BBC 27th October 2011
Former Argentine naval officer Alfredo Astiz has been jailed for life for crimes against humanity during military rule in 1976-83.
Astiz - known as the "Blond Angel of Death" - was found guilty of torture, murder and forced disappearance.
|Campaigners celebrated the end of a long fight for justice|
Among his victims were two French nuns and the founders of the Mothers of the Plaza de Mayo human rights group.
Eleven other former military and police officers were also given life sentences for crimes against humanity.
Four others were jailed for between 18 and 25 years.
All worked at the Naval Mechanical School in Buenos Aires - known as Esma - which was the biggest secret torture and killing centre set up by the military during what became known as the "Dirty War".
Of the 5,000 or so prisoners taken to Esma, 90% did not come out alive.
Some were killed by firing squad while others were thrown from planes - drugged but still alive - into the Atlantic Ocean.
More than 70 of those who did make it out were among the witnesses in the 22-month trial.
Symbol of oppression
Astiz looked straight ahead and showed no emotion as the sentence was read out.
Among the others given life terms are Jorge Acosta, Antonio Pernias and Ricardo Cavallo.
Human rights groups had campaigned for years to bring the perpetrators to justice, and there were celebrations as the sentences were read out.
"We resisted. We never committed a crime. This is why this is just. They committed crimes. They are imprisoned," said Esma survivor Ricardo Coquet.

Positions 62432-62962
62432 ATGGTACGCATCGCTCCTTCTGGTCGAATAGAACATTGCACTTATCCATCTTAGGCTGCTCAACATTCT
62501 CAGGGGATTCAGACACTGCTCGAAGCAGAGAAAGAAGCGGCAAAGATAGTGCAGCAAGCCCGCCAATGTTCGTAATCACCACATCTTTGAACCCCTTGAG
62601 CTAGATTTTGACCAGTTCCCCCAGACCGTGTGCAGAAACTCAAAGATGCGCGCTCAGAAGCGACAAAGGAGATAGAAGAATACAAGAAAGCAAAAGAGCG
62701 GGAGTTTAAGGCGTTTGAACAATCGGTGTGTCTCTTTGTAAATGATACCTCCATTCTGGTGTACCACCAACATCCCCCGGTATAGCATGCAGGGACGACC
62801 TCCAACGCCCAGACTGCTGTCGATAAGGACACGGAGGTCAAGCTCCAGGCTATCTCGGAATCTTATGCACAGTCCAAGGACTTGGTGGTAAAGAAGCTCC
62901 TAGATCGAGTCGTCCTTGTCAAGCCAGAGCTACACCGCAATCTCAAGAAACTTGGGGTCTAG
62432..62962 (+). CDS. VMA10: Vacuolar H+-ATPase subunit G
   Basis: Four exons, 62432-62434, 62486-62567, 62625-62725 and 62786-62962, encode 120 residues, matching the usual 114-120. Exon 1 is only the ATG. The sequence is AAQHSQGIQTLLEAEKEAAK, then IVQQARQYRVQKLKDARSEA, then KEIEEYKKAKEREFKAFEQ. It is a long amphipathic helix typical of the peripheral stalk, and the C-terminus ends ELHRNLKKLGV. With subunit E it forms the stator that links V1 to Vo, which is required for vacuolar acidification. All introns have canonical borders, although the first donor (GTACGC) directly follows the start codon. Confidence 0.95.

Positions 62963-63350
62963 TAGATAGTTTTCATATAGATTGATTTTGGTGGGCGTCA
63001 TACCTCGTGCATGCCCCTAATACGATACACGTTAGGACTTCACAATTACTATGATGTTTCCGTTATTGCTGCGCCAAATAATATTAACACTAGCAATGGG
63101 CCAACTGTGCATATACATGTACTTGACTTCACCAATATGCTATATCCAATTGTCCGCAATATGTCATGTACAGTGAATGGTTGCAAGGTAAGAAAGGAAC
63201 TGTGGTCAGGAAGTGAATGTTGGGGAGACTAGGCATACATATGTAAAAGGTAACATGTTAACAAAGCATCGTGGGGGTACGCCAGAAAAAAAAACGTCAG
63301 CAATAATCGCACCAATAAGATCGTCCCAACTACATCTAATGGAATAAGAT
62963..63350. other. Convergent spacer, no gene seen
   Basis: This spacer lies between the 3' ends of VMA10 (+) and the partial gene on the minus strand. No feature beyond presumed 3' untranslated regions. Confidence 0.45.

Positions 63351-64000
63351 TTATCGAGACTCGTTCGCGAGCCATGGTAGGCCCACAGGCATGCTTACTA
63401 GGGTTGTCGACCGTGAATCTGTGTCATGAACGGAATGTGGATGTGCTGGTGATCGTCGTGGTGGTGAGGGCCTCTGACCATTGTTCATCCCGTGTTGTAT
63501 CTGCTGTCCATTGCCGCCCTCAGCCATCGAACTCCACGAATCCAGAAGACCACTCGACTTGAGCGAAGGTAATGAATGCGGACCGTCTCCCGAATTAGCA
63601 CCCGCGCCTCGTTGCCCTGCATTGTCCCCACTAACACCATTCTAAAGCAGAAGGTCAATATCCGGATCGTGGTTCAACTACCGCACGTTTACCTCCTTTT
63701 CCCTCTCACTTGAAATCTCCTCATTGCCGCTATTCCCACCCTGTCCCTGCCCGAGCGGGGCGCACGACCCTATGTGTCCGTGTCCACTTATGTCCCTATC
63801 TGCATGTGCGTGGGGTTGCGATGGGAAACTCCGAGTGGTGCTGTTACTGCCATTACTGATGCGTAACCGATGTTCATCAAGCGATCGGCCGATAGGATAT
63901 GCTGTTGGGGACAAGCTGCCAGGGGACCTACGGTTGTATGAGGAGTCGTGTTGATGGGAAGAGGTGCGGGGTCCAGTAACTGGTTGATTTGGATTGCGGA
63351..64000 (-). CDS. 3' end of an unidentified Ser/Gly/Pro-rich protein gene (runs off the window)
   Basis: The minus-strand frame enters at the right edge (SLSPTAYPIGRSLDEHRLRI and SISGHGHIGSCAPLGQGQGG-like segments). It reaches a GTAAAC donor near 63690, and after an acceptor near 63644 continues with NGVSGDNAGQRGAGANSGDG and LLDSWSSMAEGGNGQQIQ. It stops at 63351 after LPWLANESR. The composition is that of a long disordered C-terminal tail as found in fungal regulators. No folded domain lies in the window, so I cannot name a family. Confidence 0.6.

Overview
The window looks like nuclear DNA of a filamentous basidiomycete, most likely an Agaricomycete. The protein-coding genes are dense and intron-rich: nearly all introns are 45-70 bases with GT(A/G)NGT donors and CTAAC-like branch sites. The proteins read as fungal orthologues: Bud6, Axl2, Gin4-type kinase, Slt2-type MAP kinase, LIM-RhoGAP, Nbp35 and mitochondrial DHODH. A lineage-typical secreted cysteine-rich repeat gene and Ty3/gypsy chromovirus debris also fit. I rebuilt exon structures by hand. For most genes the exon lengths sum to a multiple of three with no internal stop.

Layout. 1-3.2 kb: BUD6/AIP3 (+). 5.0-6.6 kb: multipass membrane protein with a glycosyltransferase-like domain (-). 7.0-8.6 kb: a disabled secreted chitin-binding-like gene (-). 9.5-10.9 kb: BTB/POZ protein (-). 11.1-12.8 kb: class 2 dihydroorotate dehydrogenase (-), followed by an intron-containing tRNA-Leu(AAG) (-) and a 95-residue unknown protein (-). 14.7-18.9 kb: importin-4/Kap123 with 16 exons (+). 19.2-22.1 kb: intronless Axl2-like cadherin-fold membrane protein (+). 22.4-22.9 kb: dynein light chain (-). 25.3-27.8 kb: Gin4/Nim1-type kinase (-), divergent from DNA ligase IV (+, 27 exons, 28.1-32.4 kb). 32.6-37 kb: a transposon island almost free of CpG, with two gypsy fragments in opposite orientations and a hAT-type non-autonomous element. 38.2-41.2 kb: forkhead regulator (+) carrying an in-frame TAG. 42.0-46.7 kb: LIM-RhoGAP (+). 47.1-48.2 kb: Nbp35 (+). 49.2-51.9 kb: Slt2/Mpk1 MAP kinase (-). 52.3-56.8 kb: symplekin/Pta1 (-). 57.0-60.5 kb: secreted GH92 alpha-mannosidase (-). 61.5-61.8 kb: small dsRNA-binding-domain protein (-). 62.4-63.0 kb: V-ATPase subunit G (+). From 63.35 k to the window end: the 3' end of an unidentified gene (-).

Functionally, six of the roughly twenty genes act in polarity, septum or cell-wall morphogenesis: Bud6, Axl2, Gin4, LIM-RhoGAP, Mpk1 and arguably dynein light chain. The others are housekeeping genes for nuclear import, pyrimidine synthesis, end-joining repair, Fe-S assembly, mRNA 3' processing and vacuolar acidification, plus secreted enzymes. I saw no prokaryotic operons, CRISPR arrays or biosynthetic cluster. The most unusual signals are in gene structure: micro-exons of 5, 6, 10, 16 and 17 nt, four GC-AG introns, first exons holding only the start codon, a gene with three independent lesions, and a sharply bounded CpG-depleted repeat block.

Astiz, 59, is one of the most notorious symbols of oppression during military rule in Argentina.
As a young naval intelligence officer he infiltrated the Mothers of the Plaza de Mayo human rights group, which was set up to find relatives abducted by the security forces.
He then arranged the kidnap and murder of its three founders - Azucena Villaflor, Esther Ballestrino and Maria Ponce.
He had already been convicted in absentia in France for the murder of the French nuns Alice Domon and Leonie Duquet, who disappeared in Argentina in 1977.
In his defence, Astiz said he had acted to save Argentina from left-wing "terrorism", and he dismissed his trial as an act of political vengeance.
Human rights groups say 30,000 people were killed or made to disappear by the armed forces in their campaign against opposition activists and left-wing guerrillas.